Sunday, February 22, 2009

Today's Flowers; Lycoris Aurea;

Please click the pictures for details.

Lycoris Aurea
also known as Spider lily, surprise lily, naked lady. This yellow magic lily, is a beautiful golden yellow and blooms here in late summer. They reach heights of 20 inches and are often called the "Magic Lily." The strap-shaped green foliage is also very attractive. It disappears before the flowers start to grow.

For many more beautiful flowers click here

Sunday, February 15, 2009

Today's Flowers;

Today's Flowers; Canna;

I grow a few Cannas in my garden. I am always impressed by these stately, exotic and tough flowers.
Here some information on this fabulous plant.

Canna (or Canna lily, although not a true lily) is a genus of approximately twenty species of flowering plants The closest living relations to cannas are the other plant families of the order Zingiberales, that is the gingers, bananas, marantas, heliconias, strelitzias, etc Canna is the only genus in the family Cannaceae. Such a family has almost universally been recognized by taxonomists. Recognizes the family, and assigns it to the order Zingiberales in the clade commelinids, in the monocots.
The species have large, attractive foliage and
horticulturists have turned it into a large-flowered, brash, bright and sometimes gaudy, garden plant. In addition, it is one of the world's richest starch sources, and is an agricultural plantAlthough a plant of the tropics, most cultivars have been developed in temperate climates and are easy to grow in most countries of the world as long as they can enjoy about 6 hours average sunlight during the summer. See the Canna cultivar gallery for photographs of Canna cultivars.
The name Canna originates from the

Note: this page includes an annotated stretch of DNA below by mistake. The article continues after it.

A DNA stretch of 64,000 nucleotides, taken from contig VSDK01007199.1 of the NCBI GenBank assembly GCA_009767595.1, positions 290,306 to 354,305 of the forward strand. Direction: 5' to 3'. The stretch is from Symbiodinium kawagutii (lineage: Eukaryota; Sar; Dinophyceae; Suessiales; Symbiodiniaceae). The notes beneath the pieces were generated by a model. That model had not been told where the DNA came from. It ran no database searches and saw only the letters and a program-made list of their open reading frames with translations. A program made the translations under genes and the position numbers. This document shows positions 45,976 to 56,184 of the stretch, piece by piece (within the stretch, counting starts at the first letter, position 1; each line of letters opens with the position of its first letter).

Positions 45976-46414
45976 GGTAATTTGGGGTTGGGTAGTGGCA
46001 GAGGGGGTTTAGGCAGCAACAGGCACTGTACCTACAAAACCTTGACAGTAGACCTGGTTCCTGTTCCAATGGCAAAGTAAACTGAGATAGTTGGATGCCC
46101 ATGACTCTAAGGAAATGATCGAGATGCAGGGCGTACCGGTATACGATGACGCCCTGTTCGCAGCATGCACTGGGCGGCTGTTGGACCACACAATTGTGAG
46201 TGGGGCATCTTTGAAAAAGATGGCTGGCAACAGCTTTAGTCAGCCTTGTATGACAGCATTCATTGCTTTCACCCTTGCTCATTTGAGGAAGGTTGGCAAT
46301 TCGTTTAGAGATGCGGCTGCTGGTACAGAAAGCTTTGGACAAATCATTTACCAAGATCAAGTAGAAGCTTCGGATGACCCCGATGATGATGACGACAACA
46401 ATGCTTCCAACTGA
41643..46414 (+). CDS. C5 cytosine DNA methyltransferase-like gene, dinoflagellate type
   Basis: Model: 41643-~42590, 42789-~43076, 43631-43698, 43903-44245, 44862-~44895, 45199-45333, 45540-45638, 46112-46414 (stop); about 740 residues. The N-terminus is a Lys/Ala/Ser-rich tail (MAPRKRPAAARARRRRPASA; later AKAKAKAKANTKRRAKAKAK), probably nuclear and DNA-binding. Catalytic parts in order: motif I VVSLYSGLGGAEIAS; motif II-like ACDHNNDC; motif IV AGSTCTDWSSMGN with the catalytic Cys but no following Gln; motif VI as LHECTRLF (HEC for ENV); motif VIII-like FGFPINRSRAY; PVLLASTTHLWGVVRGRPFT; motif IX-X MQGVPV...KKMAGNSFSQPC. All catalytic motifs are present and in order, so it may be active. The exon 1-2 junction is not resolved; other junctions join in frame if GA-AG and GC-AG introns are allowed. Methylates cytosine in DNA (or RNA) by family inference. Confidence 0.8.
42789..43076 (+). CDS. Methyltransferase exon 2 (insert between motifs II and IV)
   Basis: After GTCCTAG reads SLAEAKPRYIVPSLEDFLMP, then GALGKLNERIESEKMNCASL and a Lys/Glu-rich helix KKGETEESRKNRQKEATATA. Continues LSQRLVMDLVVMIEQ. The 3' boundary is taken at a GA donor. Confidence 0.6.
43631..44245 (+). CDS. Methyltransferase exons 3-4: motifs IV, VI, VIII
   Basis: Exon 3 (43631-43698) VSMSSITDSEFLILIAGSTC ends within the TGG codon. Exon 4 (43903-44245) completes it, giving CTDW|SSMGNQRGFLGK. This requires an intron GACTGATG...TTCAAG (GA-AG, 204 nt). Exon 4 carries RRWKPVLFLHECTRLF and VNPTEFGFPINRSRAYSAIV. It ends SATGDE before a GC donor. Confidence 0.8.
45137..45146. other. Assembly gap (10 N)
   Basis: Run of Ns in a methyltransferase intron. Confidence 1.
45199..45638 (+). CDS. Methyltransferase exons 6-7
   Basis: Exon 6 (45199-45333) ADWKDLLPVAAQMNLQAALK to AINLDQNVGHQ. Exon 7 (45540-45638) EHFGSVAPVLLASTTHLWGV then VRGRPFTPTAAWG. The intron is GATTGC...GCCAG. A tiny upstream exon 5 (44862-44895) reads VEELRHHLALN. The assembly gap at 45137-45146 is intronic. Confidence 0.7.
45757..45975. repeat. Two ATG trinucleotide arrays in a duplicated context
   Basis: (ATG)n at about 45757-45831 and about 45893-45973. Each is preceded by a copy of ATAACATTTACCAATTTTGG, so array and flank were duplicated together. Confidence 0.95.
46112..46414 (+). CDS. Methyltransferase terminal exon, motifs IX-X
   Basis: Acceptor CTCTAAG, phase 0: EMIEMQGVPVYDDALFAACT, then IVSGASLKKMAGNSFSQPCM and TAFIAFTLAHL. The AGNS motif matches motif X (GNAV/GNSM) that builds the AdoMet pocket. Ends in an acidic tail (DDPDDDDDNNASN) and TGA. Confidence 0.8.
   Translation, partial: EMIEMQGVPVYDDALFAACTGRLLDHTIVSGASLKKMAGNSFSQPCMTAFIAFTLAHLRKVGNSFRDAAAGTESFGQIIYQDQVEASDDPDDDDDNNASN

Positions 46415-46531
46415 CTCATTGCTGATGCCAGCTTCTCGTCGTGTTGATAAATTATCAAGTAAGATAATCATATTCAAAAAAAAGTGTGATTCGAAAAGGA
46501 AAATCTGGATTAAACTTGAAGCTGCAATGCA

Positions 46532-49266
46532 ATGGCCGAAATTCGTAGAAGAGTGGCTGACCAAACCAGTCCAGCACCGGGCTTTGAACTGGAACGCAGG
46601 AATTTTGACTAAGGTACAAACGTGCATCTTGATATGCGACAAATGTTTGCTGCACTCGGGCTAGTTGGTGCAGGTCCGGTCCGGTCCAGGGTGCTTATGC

Celtic word for a cane or reed

click here for flowers around the world!

Saturday, February 14, 2009

Australian Poetry;

Henry Lawson (17 June 1867, Grenfell goldfields, New South Wales - 2 September 1922, Sydney) was an Australian writer and poet. Lawson and his contemporary Banjo Paterson are the best-known Australian poets and fiction writers of the colonial period.

His mother was Louisa Lawson 1847 - 1920 was a prominent suffragist and owner/editor of The Dawn journal which was partly responsible for Australia becoming one of the first countries to attain adult female suffrage.

His father was Niels Larsen, a Norwegian seaman who settled in Australia; on Henry's birth, the family surname was anglicised and
Niels became Peter Lawson.

The Song of the Darling River;

The skies are brass and the plains are bare,
Death and ruin are everywhere --
And all that is left of the last year's flood
Is a sickly stream on the grey-black mud;
The salt-springs bubble and the quagmires quiver,
And -- this is the dirge of the Darling River:

`I rise in the drought from the Queensland rain,
`I fill my branches again and again;
`I hold my billabongs back in vain,
`For my life and my peoples the South Seas drain;
`And the land grows old and the people never
`Will see the worth of the Darling River.

`I drown dry gullies and lave bare hills,
`I turn drought-ruts into rippling rills --
`I form fair island and glades all green
`Till every bend is a sylvan scene.
`I have watered the barren land ten leagues wide!
`But in vain I have tried, ah! in vain I have tried
`To show the sign of the Great All Giver,
`The Word to a people: O! lock your river.

`I want no blistering barge aground,
`But racing steamers the seasons round;
`I want fair homes on my lonely ways,
`A people's love and a people's praise --
`And rosy children to dive and swim --
`And fair girls' feet in my rippling brim;
`And cool, green forests and gardens ever' --
Oh, this is the hymn of the Darling River.

The sky is brass and the scrub-lands glare,
Death and ruin are everywhere;
Thrown high to bleach, or deep in the mud
The bones lie buried by last year's flood,
And the Demons dance from the Never Never
To laugh at the rise of the Darling River.

The Darling near Bourke.

click here to read about the Darling River

Sunday, February 8, 2009

Today's Flowers;

Peruvian Morning Glory. I have searched far and wide but could not find this plant's Latin name. It grows into a weeping shrub, freely flowering most of the year. It is not invasive at all. Responds well to the occasional haircut!

click here to see wonderful flowers around the world.
Photos T.S.

Sunday, February 1, 2009

Today's Flowers;

Purple; Pink and Skyblue;

Tibouchina; Princess flower; Lasiandra and many more names for this glorious shrub.

Petunia a wonderful bedding plant; I never miss a season to grow this easy and floriferous plant.

Bog Salvia; Salvia uliginosa, loves a moist place and flowers all summer long.

Please click here to see beautiful flowers around the world.